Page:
Next week, we’ll learn how to build our own corpora. The week after, we’ll find out about social issues and corpora as well as something called CQPweb, before we look at textbook and dictionary construction in week 6, language learning in week 7 and swearing in the final week.

I’m finding the course very useful and interesting. First impressions are that it is well prepared, well structured and well supported. It is probably frustrating not to have enough time or energy to do it justice or to feel that you are falling behind, but people are going through it at very different speeds. Some have just started in the last few days, while others can only spend a short time on it each week. We’ve just found out that the course will now be supported by the mentors for two weeks after the end of the course to add even more flexibility. And, there do seem to be plans to run it again in the future – another of Vedrana’s questions 🙂

This is not just any MOOC…

… this is a Corpus Linguistics MOOC run by… Lancaster University! It’s led by Tony McEnery with contributions from and facilitation by an impressive bunch of people. It’s a great opportunity. I’ve been really looking forward to it and, after starting it, I’m even more enthusiastic about it. This short post is to encourage any of you interested in language or involved in language teaching and not already signed up for it to think about giving it a go. It has just started. You’ll catch up quickly!

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As language teachers, I’m hoping it’ll expand our ability and confidence to find out more about how language is used, to make discoveries, to test hypotheses, and to verify our intuition about how the language works. Out of context, our intuition about what we would actually say in a particular situation is not always accurate whether we’re so-called native or non-native speakers of a language. We can’t always bring to mind the relevant uses or collocations of particular words. We can be unclear about the difference between near synonyms.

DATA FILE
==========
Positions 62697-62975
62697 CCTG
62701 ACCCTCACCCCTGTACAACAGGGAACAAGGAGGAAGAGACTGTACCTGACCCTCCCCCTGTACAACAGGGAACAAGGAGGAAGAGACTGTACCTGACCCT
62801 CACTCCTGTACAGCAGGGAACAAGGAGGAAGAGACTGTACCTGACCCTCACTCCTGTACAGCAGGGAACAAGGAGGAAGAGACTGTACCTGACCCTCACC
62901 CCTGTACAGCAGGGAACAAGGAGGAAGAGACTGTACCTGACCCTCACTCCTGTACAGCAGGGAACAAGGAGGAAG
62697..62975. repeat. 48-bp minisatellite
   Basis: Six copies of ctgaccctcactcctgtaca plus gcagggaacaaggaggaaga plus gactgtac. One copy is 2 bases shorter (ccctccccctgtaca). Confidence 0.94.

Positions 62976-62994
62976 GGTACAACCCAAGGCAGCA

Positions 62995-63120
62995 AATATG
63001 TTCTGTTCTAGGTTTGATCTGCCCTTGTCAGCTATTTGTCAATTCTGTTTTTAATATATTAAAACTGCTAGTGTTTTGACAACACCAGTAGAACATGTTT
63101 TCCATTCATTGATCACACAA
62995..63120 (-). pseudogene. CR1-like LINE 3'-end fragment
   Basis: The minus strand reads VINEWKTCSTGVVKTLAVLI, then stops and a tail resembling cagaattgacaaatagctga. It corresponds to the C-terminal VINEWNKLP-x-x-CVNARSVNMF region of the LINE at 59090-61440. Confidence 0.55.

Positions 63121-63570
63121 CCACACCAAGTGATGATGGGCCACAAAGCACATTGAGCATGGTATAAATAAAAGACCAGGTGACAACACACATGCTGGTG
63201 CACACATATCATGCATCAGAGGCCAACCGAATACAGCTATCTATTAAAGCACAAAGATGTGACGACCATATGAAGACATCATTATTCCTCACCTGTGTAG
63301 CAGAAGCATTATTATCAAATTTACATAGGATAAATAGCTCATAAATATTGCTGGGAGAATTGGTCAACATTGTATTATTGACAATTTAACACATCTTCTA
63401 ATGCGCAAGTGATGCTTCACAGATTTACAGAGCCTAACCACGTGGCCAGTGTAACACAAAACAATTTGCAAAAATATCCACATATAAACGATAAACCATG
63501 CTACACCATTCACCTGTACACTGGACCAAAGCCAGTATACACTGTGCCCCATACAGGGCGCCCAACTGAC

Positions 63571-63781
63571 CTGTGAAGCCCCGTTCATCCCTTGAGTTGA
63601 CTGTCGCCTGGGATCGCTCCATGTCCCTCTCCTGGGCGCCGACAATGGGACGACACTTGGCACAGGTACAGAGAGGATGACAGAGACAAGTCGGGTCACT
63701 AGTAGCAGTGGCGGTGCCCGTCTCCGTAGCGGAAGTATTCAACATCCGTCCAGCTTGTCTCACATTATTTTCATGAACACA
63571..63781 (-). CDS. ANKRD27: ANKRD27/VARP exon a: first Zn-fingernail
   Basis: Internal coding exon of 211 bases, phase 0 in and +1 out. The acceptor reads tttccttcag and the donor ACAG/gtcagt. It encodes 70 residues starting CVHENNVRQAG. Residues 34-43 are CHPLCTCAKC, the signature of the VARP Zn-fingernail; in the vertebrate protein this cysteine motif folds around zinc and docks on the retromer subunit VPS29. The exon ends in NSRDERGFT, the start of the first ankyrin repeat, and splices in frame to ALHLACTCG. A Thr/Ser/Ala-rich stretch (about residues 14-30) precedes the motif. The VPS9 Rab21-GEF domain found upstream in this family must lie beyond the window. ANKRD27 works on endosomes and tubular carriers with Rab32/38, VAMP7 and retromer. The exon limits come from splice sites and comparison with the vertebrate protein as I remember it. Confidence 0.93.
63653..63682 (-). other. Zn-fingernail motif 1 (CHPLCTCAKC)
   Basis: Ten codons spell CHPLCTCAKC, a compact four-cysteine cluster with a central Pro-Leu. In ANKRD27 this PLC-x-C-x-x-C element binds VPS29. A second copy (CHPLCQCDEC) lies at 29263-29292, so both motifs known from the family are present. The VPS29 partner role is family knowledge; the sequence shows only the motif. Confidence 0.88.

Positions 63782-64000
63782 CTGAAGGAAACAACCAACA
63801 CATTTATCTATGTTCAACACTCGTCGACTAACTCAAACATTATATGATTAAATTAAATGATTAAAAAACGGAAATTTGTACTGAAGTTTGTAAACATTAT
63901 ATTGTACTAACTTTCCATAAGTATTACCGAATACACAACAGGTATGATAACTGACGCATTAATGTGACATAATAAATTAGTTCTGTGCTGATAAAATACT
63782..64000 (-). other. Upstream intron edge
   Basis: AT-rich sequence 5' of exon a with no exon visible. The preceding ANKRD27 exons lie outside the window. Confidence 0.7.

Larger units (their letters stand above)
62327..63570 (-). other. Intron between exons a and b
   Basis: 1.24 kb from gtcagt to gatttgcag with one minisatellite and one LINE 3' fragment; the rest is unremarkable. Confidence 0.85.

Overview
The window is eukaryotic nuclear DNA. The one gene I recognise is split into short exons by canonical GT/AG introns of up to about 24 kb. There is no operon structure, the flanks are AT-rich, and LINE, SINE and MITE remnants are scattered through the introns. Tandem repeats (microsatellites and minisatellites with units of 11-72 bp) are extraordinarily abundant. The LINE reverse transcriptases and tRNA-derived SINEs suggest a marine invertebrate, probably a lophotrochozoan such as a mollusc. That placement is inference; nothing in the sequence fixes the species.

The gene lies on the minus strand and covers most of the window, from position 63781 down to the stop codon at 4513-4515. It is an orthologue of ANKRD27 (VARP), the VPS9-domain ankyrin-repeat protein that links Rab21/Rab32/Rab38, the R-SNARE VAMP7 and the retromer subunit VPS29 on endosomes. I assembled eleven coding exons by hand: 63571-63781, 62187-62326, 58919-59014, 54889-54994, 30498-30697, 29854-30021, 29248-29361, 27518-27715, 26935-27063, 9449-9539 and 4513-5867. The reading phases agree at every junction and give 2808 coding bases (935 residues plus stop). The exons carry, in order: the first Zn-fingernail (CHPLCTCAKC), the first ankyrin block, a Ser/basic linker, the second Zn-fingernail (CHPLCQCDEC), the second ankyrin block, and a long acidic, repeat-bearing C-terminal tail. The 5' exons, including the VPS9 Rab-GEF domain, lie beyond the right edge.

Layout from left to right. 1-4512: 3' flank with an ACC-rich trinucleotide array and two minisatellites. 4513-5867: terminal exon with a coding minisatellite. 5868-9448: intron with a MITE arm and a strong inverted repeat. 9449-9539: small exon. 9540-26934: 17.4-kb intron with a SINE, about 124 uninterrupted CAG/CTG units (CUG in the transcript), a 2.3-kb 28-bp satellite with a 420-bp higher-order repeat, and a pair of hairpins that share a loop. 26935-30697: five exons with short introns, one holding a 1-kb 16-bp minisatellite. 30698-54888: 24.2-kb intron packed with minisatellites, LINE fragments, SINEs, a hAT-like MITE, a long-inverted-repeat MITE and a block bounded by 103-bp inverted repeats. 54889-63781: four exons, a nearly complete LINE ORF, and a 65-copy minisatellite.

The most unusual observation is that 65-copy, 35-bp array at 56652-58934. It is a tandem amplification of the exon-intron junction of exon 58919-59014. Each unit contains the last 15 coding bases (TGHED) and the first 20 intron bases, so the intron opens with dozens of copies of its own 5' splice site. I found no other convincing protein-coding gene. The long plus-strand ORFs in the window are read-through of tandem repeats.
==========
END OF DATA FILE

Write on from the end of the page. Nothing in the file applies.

There are those who suggest that, because of this, we should depend on ELT course books. But even when we can be sure the language information is accurate, it is necessarily limited to what the course book writers have chosen and not targeted towards our particular learners. Also, the more aware we are about how language works, the more able we’ll be able to draw attention to features that may not be easily packaged into course book activities. (I’m not saying that course books aren’t useful, just that, ideally, we need to know more about language than what is in course books!)

I’ve always enjoyed finding out about language and it was this interest that led me towards working in ELT but I know very little about corpus linguistics. For a while, I’ve felt that I should find out more about how I can better use corpora in my work. I’ve read posts about it. I’ve watched webinars. While I’ve been impressed at how people like Mura Nava, Leo Selivan or Scott Thornbury write about their use or refer to findings, I’ve only ever dabbled ineffectively, not sure about what I can do and/or how to do it. After starting this course – yesterday – the fog is already starting to clear. I’m excited by my growing confidence and the potential of a corpus linguistics approach!

Find out more about the course:  https://www.futurelearn.com/courses/corpus-linguistics

It’s designed in such a way as to be useful and interesting for a wide range of people, from those with very little prior knowledge or limited time, to those who want to expand or deepen their knowledge or who can spend more time on it.

Have a look!